Published by The Oklahoman – Read original article here

Originally published on July 5, 2015

Photo - <p>Mary Poppins (Lindsie VanWinkle) and Bert (Jeremy Benton) share a dance in this scene from the Lyric Theatre production of “Mary Poppins.” [Photo by KO Rinearson]</p>

Lyric Theatre brings magic of MARY POPPINS to Oklahoma City

Tuesday through Saturday, Oklahoma City’s Lyric Theatre will present the first locally staged production of “Mary Poppins,” a popular musical that draws inspiration from both the Disney film and P.L. Travers’ books.

One could argue that P.L. Travers was the literary precursor to J.K. Rowling. Each author created a series of books whose title characters set out on a series of magical adventures. Their respective books, published 63 years apart, turned Mary Poppins and Harry Potter into household names.

Travers became extremely protective of her stories about a magical British nanny, so much so that she nearly prevented Walt Disney and Cameron Mackintosh from turning them into a motion picture and a stage musical, respectively.

Thankfully, Disney and Mackintosh prevailed, and today, both the Academy Award-winning film and the Tony Award-winning stage version of “Mary Poppins” have earned legions of fans.

This week, Lyric Theatre will present the first locally staged production of the popular musical, one that draws inspiration from both the Disney film and Travers’ books. That duality also extends to the score, one that features songs by film composers Richard and Robert Sherman and the stage musical’s George Stiles and Anthony Drewe.

Joe Deer, an acclaimed theater director who helmed Lyric performances of “Singin’ in the Rain,” “Sugar” and “The Goodbye Girl” in the early 1990s, returns to direct the second musical in Lyric’s 2015 summer season.

Heading the cast are Jeremy Benton as Bert, Jonathan Beck Reed and Melissa Griffith as George and Winifred Banks, Addie Wagner and Michael James as their children Jane and Michael, Marilyn Govich as Miss Andrew and Lindsie VanWinkle as Mary Poppins.

“Since many people today grew up with the Disney film, I think this production will absolutely satisfy those who have a Disney itch to scratch,” Deer said. “Lindsie and Jeremy have the essence of what we love about Julie Andrews and Dick Van Dyke, but they’ve really made the roles their own.”

Strong feel for roles

VanWinkle admitted she identifies strongly with the musical’s title character because in addition to being cared for by a nanny as a child, she subsequently became a nanny for a family of young girls.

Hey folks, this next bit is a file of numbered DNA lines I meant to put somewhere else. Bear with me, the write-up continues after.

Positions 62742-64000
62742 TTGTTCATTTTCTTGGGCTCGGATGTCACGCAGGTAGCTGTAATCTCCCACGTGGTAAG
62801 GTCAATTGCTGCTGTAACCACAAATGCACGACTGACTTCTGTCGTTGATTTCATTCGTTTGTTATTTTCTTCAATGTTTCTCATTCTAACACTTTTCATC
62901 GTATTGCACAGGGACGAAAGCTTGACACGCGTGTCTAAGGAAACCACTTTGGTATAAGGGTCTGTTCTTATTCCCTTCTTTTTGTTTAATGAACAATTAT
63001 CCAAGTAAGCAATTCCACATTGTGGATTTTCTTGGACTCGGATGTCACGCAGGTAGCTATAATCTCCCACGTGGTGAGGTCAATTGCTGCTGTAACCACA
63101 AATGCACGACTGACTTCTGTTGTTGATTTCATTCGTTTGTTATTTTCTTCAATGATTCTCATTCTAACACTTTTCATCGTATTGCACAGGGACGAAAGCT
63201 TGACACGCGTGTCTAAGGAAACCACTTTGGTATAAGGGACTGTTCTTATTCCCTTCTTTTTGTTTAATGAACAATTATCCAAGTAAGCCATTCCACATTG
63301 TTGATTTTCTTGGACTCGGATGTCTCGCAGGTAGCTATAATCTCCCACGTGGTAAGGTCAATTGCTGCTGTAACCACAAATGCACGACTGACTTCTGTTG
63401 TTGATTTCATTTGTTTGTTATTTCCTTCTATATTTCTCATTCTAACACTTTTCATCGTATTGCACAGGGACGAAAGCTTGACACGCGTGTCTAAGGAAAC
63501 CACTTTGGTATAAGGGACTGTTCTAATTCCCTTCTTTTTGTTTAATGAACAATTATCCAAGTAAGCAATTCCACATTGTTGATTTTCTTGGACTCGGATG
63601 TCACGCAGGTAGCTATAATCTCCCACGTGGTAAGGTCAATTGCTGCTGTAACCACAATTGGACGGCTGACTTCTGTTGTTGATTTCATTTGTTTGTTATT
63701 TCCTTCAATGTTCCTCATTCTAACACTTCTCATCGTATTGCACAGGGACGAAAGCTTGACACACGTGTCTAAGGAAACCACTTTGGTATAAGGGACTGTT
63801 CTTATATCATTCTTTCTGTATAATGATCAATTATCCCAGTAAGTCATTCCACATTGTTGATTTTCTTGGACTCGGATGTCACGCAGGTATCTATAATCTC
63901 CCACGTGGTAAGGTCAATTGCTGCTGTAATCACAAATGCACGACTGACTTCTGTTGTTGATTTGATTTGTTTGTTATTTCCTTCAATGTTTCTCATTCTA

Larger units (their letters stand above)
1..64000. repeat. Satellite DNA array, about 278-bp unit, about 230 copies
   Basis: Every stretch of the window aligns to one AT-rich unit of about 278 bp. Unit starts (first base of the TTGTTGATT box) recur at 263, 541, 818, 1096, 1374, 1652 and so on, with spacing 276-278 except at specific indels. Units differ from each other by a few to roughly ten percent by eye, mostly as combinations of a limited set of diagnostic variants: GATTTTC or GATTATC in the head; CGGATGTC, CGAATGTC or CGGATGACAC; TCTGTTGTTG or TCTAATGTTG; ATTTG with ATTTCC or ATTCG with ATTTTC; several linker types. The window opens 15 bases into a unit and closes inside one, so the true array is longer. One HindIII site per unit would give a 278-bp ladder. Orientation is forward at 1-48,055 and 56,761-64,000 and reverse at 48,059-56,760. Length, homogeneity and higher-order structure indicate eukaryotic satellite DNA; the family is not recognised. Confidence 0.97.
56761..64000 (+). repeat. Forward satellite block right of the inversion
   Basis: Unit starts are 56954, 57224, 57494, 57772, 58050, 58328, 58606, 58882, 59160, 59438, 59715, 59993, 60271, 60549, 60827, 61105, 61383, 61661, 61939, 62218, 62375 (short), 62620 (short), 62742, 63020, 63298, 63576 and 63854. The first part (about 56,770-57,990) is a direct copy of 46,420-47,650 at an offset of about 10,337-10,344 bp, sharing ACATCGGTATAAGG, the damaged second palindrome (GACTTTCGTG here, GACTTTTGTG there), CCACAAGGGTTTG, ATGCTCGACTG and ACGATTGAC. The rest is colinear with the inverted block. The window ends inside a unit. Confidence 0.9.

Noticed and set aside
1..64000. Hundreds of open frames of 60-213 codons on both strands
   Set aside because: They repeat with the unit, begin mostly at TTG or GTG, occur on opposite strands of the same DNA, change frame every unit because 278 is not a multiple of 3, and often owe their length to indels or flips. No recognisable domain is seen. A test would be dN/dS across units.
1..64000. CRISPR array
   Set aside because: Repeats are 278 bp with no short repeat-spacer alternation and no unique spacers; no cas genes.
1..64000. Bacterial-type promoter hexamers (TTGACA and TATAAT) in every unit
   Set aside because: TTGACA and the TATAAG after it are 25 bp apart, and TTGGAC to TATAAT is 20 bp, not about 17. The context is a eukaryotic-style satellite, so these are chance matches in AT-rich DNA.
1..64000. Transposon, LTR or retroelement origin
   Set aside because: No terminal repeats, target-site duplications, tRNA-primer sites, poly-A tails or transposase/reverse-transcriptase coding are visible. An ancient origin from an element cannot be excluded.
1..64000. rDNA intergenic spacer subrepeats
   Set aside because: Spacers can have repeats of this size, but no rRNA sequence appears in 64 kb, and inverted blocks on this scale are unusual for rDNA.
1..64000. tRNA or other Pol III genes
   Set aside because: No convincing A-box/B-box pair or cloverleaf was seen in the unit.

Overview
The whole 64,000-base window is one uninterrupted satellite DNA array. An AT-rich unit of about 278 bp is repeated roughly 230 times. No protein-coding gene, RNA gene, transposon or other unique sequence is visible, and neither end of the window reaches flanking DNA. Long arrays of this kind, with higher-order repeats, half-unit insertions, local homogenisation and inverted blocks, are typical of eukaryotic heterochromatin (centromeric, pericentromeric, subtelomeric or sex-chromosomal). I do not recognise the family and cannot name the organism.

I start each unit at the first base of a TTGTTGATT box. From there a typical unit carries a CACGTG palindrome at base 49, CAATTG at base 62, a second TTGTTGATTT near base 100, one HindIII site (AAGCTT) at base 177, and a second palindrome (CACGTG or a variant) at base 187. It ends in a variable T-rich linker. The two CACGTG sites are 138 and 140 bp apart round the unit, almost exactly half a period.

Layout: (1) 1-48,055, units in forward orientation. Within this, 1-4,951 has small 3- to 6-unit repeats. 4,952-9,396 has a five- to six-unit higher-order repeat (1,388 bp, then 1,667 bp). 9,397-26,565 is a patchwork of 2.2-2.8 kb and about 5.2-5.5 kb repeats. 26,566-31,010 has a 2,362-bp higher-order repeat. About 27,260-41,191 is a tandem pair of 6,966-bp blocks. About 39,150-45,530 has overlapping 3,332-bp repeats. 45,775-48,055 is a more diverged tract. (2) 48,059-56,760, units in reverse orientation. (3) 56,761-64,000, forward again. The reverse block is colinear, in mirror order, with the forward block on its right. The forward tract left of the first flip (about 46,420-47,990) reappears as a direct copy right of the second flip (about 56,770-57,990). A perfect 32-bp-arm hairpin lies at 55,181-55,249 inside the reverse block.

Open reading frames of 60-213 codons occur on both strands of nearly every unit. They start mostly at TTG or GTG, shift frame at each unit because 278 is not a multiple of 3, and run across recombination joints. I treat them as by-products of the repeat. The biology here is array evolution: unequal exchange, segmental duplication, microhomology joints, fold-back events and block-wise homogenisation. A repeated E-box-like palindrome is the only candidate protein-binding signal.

“I’ve borrowed from the strong, dominant people in my life – powerful and beautiful women who also had a wicked sense of humor,” VanWinkle said. “Like them, Mary Poppins teaches grand life lessons to the Banks children – little nuggets like the importance of being kind to people.

“But even when she has to lay down the law, she’s impish and just a little cheeky. I’ve had a lot of fun offstage trying to keep the kids on their toes. I’m also looking forward to flying in this production. I wasn’t nervous about it until I saw just how high the proscenium was.”

Benton, who played the role of Kenneth Gibson in Lyric’s 2012 staging of “Call Me Madam” and choreographed last season’s “A Little Night Music,” said he has frequently been compared to Dick Van Dyke, the film’s chimney sweep Bert.

“I think that was because of my stature and the way I dance,” Benton said. “Of course, I always wanted to be a song and dance man, so I knew someday I had to play this role. To me, Bert is like a familiar friend, and I feel like I’m in my element playing him.

“When describing Bert, I keep coming back to the word conduit. He paints a picture of what people are about to see. But he often does that through dance. It’s as if Bert is turning the pages of the book for you.”

Irrepressible duo

The stage musical never alludes to how Bert and Mary became acquainted, but they’re an irrepressible duo with a fascination for magic and enchantment. The true essence of “Mary Poppins,” though, is how one nanny magically transforms a highly dysfunctional family.

“Unfortunately, George learned how to be a daddy the wrong way,” Deer said. “He’s inattentive to his wife, and his kids act out. Mary Poppins’ job is to put the family back together, and she ends up teaching important lessons to every member of the family.

“The majority of folks who will come see this production have an attachment to the story because of their fond memories of the film. It brings them back to a wonderful nostalgic place.

“I also think most good stories are autobiographical because they give us a view into our own lives. ‘Mary Poppins’ does that through an amazing and beautiful story told with charm and humor.”

 

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